Background: The acquisition of phenotypic male features in transmen with gender dysphoria requires testosterone treatment. The suppression of menses is 1 of the most desired effects. The relation between testosterone levels and human aggressive behavior has been described. However, the effects of testosterone on anger expression have been poorly investigated in trans-persons. Aim: To assess the effects of testosterone treatment on anger expression in transmen using a validated self-report questionnaire (Spielberger’s State-Trait Anger Expression Inventorye2 [STAXI-2]). Methods: 52 transmen diagnosed with gender dysphoria were evaluated before (T0) and at least 7 months after (T1) initiation of continuous gender-affirming testosterone treatment. Sociodemographic characteristics, anthropometric parameters, diagnosis of psychiatric disorders, current psychopharmacologic treatments, and life events were investigated at T0. Outcomes: STAXI-2 scores, serum testosterone, and estradiol levels at T0 and T1 were compared. Results: Most of the sample (61.5%, n ¼ 32) had no Axis I or II comorbidity. All subjects at T1 achieved significantly higher serum testosterone levels (5.67 ± 3.88 ng/mL), whereas no significant difference in estradiol levels was observed from T0 to T1. At T1 only 46.2% (n ¼ 24) of the sample achieved iatrogenic amenorrhea, whereas most of the sample had persistent regular bleedings. A significant increase in STAXI anger expression and anger control scores from T0 to T1 was recorded. Patients with persistent bleedings and Axis I disorders seemed to have higher odds of expressing anger. However, circulating testosterone levels at T1 did not influence anger expression. Clinical Implications: Interestingly, despite the increase of anger expression scores, during continuous testosterone treatment, there were no reports of aggressive behavior, self-harm, or psychiatric hospitalization. Strengths and Limitations: A limitation to this study is that although the STAXI-2 is a well-validated instrument measuring anger expression, it is a self-report psychometric measure. Conclusion: This study demonstrates that during 7 months of continuous gender-affirming hormonal treatment, anger expression and anger arousal control increased in transmen. Persistence of menstrual bleedings and Axis I disorders, but not circulating testosterone levels, were predictive of the increase in anger expression score. Continuous psychological support to transmen during gender-affirming hormonal treatment was useful to prevent angry behaviors and decrease the level of dysphoria.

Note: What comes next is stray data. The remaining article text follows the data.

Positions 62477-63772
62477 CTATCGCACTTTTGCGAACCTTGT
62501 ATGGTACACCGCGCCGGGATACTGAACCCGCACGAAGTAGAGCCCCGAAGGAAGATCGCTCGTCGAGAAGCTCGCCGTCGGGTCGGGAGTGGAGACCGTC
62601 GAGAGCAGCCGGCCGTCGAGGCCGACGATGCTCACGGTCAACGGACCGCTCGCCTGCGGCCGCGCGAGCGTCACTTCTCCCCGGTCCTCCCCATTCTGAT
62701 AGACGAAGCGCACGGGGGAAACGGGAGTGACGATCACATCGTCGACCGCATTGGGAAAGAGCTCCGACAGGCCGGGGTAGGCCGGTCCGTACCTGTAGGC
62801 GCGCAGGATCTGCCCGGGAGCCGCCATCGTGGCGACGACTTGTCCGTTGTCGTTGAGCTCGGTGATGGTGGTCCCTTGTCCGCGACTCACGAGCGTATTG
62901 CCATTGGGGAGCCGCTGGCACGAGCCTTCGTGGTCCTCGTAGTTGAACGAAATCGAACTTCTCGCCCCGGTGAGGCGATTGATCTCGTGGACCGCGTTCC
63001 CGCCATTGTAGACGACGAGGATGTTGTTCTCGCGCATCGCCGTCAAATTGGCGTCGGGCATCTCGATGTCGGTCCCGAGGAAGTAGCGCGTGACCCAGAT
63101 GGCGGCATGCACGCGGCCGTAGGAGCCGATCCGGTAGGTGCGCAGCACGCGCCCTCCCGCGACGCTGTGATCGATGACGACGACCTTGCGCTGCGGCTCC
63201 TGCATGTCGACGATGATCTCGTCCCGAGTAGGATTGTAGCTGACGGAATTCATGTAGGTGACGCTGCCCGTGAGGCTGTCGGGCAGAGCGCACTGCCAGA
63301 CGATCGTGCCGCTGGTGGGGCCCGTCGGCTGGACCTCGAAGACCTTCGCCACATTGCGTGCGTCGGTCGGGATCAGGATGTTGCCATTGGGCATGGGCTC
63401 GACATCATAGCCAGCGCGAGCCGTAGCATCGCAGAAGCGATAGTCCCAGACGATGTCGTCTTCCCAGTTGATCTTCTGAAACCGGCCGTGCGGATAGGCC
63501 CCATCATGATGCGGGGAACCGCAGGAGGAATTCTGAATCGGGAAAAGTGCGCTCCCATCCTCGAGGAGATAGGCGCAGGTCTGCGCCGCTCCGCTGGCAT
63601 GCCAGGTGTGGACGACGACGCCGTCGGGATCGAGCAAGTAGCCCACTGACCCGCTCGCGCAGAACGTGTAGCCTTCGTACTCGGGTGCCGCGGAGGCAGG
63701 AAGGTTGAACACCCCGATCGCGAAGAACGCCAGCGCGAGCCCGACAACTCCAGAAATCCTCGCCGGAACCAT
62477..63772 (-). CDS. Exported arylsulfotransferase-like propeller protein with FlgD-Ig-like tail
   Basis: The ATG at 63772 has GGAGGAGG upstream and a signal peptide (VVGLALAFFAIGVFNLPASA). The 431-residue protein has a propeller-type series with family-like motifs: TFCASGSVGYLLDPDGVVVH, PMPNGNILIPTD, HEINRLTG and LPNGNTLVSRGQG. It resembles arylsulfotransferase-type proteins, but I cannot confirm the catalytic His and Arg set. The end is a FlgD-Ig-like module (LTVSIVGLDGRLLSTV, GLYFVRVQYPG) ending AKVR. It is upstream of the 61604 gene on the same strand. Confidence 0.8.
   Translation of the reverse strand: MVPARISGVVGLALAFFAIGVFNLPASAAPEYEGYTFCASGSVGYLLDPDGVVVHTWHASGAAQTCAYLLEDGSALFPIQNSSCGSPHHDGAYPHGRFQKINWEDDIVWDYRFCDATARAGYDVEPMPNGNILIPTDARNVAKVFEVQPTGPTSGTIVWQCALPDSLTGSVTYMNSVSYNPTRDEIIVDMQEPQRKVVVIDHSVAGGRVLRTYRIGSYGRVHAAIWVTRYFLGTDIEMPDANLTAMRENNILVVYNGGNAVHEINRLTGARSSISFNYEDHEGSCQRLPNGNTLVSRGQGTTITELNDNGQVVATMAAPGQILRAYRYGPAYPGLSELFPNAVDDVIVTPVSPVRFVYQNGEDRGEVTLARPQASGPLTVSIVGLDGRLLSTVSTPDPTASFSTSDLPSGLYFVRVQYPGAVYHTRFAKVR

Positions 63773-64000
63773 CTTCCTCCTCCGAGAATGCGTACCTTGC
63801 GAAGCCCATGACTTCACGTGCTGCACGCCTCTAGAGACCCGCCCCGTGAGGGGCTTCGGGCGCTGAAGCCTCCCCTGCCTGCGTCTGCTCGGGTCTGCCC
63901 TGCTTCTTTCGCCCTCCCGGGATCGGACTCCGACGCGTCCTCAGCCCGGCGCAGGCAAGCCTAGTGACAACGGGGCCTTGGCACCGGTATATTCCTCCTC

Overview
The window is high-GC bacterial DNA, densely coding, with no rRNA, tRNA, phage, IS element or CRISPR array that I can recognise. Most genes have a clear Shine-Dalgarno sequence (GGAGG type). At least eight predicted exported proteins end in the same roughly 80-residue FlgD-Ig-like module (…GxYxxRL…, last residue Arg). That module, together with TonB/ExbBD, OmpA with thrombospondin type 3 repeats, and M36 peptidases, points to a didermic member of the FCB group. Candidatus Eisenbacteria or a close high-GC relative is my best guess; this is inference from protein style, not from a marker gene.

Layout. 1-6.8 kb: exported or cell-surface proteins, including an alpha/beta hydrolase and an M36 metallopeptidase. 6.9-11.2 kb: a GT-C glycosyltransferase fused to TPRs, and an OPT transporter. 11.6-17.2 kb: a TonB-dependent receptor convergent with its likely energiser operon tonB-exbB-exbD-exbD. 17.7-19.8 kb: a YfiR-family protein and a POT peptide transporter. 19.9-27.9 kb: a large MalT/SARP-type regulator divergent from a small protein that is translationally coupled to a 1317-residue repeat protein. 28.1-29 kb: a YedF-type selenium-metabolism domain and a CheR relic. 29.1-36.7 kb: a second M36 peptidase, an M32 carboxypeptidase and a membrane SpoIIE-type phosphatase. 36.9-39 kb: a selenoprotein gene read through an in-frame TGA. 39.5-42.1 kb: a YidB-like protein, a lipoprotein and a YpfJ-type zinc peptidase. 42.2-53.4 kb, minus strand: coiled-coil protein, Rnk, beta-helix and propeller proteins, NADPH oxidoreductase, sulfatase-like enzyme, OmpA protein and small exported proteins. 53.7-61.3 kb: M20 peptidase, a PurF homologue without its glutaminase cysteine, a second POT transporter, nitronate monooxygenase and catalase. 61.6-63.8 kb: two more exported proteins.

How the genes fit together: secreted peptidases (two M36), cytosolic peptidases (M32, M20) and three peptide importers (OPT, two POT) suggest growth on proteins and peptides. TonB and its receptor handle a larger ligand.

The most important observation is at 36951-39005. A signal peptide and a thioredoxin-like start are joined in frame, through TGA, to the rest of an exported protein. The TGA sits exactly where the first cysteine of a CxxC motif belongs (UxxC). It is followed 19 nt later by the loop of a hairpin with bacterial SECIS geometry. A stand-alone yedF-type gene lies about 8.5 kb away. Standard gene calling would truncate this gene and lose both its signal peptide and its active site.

Does testosterone treatment increase anger expression in a population of transgender men?

Motta G.;Brustio P. R.;Manieri C.;Lanfranco F.
Last
2018

Abstract

Background: The acquisition of phenotypic male features in transmen with gender dysphoria requires testosterone treatment. The suppression of menses is 1 of the most desired effects. The relation between testosterone levels and human aggressive behavior has been described. However, the effects of testosterone on anger expression have been poorly investigated in trans-persons. Aim: To assess the effects of testosterone treatment on anger expression in transmen using a validated self-report questionnaire (Spielberger’s State-Trait Anger Expression Inventorye2 [STAXI-2]). Methods: 52 transmen diagnosed with gender dysphoria were evaluated before (T0) and at least 7 months after (T1) initiation of continuous gender-affirming testosterone treatment. Sociodemographic characteristics, anthropometric parameters, diagnosis of psychiatric disorders, current psychopharmacologic treatments, and life events were investigated at T0. Outcomes: STAXI-2 scores, serum testosterone, and estradiol levels at T0 and T1 were compared. Results: Most of the sample (61.5%, n ¼ 32) had no Axis I or II comorbidity. All subjects at T1 achieved significantly higher serum testosterone levels (5.67 ± 3.88 ng/mL), whereas no significant difference in estradiol levels was observed from T0 to T1. At T1 only 46.2% (n ¼ 24) of the sample achieved iatrogenic amenorrhea, whereas most of the sample had persistent regular bleedings. A significant increase in STAXI anger expression and anger control scores from T0 to T1 was recorded. Patients with persistent bleedings and Axis I disorders seemed to have higher odds of expressing anger. However, circulating testosterone levels at T1 did not influence anger expression. Clinical Implications: Interestingly, despite the increase of anger expression scores, during continuous testosterone treatment, there were no reports of aggressive behavior, self-harm, or psychiatric hospitalization. Strengths and Limitations: A limitation to this study is that although the STAXI-2 is a well-validated instrument measuring anger expression, it is a self-report psychometric measure. Conclusion: This study demonstrates that during 7 months of continuous gender-affirming hormonal treatment, anger expression and anger arousal control increased in transmen. Persistence of menstrual bleedings and Axis I disorders, but not circulating testosterone levels, were predictive of the increase in anger expression score. Continuous psychological support to transmen during gender-affirming hormonal treatment was useful to prevent angry behaviors and decrease the level of dysphoria.
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Gender Dysphoria; Female to Male; STAXI-2; Anger; Testosterone Treatment; Transgender Men
Motta G., Crespi C., Mineccia V., Brustio P.R., Manieri C., Lanfranco F.
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Utilizza questo identificativo per citare o creare un link a questo documento: http://hdl.handle.net/2318/1685293
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